Rediff Logo Infotech Banner Ads Find/Feedback/Site Index
September 18, 1997


Distribution is the key, claims piracy-hit Microsoft

Microsoft claims that in the next five to ten years in India, acquiring software will be similar to buying any 'fast moving consumer goods' such as toothpaste, soap or a confectionery.

"If FMCG companies can have about 5 lakh (500,000) retail outlets, why can't Microsoft?" asks Sanjay Parathasarathy, regional director, SAARC, Microsoft Corporation.

Distribution is top on the agenda of Parathasarathy. He says "This is the only alternative I have to counter piracy in India, currently in the magnitude of around 80 per cent. I can create the awareness and availability of my software but unless the copyright law is strengthened, piracy levels cannot be reduced."

The Indian software market, which is growing at a rate of 40 to 50 per cent annually, has contributed more than Rs 2 billion to Microsoft's turnover of $11.4 billion last year.

Microsoft's market share in operating systems (legal and pirated) is in excess of 95 per cent in India on desktops. In networking software, it is fast closing the gap with market leader Novell. Microsoft also markets its Backoffice Suite of products comprising database, communication and messaging software and development tools in India.

As you start estimating the amount (in millions) that Microsoft will earn in India if the piracy level goes down, Parathasarathy, assuming the role of an evangelist of Indian software companies says "Piracy is inhibiting Indian software companies from developing products. They need a domestic market of legal software as that guarantees an incentive to take the risk of developing software products. Around 90 to 95 per cent of companies in India are operating as sweat shops for overseas companies as piracy makes it a more attractive option."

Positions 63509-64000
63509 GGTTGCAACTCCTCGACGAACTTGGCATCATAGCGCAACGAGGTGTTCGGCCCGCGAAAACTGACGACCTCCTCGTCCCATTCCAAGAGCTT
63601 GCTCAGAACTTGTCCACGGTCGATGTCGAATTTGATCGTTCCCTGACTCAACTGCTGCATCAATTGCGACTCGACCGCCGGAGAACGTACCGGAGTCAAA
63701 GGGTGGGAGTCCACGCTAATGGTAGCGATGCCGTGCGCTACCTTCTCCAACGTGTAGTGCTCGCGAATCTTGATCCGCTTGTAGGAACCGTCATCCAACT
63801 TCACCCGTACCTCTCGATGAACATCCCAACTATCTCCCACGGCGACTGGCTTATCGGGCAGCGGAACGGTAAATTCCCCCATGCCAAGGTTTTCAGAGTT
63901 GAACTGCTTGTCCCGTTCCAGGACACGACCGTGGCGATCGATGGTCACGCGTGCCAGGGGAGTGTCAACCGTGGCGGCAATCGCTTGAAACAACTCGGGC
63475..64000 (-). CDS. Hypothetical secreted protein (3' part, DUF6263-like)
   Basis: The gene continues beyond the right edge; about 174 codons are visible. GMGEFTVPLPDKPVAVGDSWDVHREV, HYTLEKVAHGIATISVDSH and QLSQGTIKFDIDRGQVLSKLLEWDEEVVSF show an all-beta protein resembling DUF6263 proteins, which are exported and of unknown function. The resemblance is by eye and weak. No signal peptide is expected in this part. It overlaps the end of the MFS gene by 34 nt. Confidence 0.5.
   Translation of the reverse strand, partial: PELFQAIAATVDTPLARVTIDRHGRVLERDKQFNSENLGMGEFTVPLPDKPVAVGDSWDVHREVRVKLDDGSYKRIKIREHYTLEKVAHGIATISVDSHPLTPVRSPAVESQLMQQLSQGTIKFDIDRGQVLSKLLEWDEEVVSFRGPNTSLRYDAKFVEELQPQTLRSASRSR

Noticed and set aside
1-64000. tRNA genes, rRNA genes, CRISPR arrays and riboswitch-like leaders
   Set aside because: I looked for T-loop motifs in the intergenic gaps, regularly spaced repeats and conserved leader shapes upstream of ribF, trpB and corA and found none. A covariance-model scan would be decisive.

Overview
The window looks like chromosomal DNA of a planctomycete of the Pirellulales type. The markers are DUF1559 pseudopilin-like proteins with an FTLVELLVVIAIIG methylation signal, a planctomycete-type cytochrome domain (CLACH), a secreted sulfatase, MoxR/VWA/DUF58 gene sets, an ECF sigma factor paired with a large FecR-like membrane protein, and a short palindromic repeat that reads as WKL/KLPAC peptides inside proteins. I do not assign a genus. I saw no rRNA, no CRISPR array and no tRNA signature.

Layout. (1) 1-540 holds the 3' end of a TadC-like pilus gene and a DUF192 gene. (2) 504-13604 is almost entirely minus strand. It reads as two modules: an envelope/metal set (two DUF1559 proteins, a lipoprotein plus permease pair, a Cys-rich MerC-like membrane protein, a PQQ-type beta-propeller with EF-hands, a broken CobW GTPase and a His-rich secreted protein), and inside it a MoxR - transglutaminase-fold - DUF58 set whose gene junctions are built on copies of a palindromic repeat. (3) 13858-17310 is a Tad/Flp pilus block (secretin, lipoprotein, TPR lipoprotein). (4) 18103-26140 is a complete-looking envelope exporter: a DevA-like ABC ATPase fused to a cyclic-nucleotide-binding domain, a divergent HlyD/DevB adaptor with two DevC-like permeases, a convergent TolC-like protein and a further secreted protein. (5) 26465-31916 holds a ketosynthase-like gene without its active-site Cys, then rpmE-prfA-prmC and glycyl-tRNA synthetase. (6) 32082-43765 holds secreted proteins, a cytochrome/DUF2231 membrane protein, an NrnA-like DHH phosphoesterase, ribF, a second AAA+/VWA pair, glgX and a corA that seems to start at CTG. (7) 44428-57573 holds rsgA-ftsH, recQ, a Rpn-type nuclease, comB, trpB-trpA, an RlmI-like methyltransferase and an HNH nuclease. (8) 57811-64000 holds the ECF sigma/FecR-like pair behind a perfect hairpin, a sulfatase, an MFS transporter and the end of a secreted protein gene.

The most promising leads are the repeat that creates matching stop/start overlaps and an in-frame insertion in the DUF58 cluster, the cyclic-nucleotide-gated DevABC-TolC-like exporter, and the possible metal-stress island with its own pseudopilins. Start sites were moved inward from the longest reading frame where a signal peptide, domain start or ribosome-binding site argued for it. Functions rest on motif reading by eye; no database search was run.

Microsoft's concern for Indian software companies is anything but altruist. With a near complete monopoly in the desktop operating systems business, Microsoft is now growing into the enterprise or multi-user market, eating into the share of Novell and the UNIX market.

At the same time it is continuing to consolidate its monopoly position in the desktop market which at one time was threatened by the emergence of Internet and the development of the browser by Netscape.

The success of Microsoft's approach depends a lot on the growth and availability of applications of its software products and tools. As Microsoft seeks to increase its presence in India, it needs to get these applications developed which meet the local market requirements and that need can be fulfilled by Indian software developers.

Parathasarathy says "while Microsoft's partners earn $30 for every $1 earned by Microsoft in markets such as the United States, the ratio in India is very low. We are providing the resources to our partners to take advantage of the market's acceptance of our products."

- Compiled from the Indian media

Tell us what you think of this story